How to Keep your Business Cool in UK Heatwaves

While warm weather means fun in the sun for some, it doesn’t stop us Brits from complaining about how hot and bothered we are the minute the mercury starts to climb. And with UK temperatures breaking Met Office records again this year, if you run a business it won’t just be you that’s feeling the heat – there’s your team and your customers to think about, too.

Working in temperatures over 26°C can be more than just uncomfortable. According to the government’s Health and Safety Executive, thermal discomfort hinders productivity and alertness, and may even pose a health risk. People who feel uncomfortably hot are more likely to make poor decisions, behave unsafely at work and are at greater risk of heat stress.

Hot weather can be bad for your bottom line, too. Research carried out by the United Nations on a large sample of private and public companies in the EU and the UK showed a profit margin decrease of approximately 0.16% for a one-degree increase in temperature above 25°C.

Of course you can’t change the temperature outside. But with our tips, you can help your business escape the sweltering heat, so you can all keep cool and carry on working throughout the UK summer.

1. Consider investing in air-con

Summer turning your business premises into an oven? If you thought an electricity-guzzling air conditioning system was always going to be out of your price range, you may be surprised. These days there are some very reasonably-priced options available that won’t lead to sky-high energy bills.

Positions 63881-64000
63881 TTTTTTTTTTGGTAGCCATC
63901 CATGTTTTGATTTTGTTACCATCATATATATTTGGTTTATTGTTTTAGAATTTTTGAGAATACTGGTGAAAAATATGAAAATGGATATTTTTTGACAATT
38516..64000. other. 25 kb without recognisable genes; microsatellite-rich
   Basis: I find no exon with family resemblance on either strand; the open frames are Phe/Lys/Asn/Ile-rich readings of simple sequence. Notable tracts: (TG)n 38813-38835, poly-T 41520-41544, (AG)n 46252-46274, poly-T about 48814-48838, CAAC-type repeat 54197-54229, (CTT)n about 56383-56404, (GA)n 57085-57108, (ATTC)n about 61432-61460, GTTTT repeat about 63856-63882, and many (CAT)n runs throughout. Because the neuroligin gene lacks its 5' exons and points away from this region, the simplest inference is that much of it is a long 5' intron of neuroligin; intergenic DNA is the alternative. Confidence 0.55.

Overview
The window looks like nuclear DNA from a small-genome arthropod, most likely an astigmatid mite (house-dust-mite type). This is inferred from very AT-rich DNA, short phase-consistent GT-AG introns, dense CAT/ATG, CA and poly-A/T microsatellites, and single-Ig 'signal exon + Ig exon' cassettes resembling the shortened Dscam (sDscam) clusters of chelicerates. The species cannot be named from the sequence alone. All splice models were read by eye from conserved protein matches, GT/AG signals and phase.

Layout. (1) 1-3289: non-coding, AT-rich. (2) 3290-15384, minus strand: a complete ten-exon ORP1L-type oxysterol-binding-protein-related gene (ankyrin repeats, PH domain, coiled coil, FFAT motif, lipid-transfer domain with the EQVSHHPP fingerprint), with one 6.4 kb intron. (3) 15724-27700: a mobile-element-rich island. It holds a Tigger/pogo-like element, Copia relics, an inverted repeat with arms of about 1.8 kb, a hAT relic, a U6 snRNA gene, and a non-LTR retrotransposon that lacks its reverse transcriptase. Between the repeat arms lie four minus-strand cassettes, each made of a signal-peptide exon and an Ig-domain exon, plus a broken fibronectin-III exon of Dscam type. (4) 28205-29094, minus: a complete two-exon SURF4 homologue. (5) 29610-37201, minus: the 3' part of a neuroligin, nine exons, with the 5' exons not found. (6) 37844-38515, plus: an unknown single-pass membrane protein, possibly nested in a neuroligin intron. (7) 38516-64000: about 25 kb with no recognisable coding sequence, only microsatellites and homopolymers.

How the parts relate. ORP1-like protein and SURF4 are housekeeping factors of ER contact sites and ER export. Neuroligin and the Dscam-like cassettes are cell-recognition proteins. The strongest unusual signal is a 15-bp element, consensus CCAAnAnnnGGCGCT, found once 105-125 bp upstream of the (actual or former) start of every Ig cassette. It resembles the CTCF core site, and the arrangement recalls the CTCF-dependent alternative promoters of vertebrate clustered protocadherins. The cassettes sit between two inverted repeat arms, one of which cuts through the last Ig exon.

Take evaporative air coolers, for example. Slimline and portable, they offer much more cooling power than fans, don’t need to be vented out of a window like an air-conditioning unit and, while prices vary, you can pick one up a mid-range model for less than £100.

2. Be strategic with your windows

Heat enters a building in two ways: solar radiation from the sun and hot air. Ideally, you want to minimise both. Close all blinds or curtains in sunny rooms, but don’t leap up to open the windows or you’ll just be bringing the hot air in.

The rule is, if the outside air temperature is hotter than the air inside, keep your windows shut. But like all good rules, there is an exception. Upstairs rooms in the sun will always be warmer than rooms downstairs in the shade. Heat rises, creating a pressure difference and a cooling breeze if you’re clever. Open one window in a downstairs shady area and one window upstairs in the sun and you’ll force the warm air up and outside.

3. Grab a mop

You might not need air conditioning at all if you take a tip from property expert Kevin McCloud. Talking to the Radio Times, the presenter of Channel 4’s Grand Designs thinks we should make like the locals in Italian hilltop villages, who douse the pavements outside their homes with buckets of cold water to keep inside temperatures down.

He says, “They’re not doing it to keep clean. The water evaporates. To do so it draws energy from its immediate environment. So, sun heats water, water evaporates off, stone becomes cool. Air passing over stone into house becomes cool.”

To get the same cooling effect in your own business premises, Kevin advises you to mop the floors in the morning, without drying the water off. Just leave it there to slowly evaporate in the heat and you’ll soon notice a difference in temperatures.

4. Get some shade

Floor-to-ceiling glass walls and windows are great for making your working space look light, bright and airy. The other thing they’re good at? Turning your office into a greenhouse.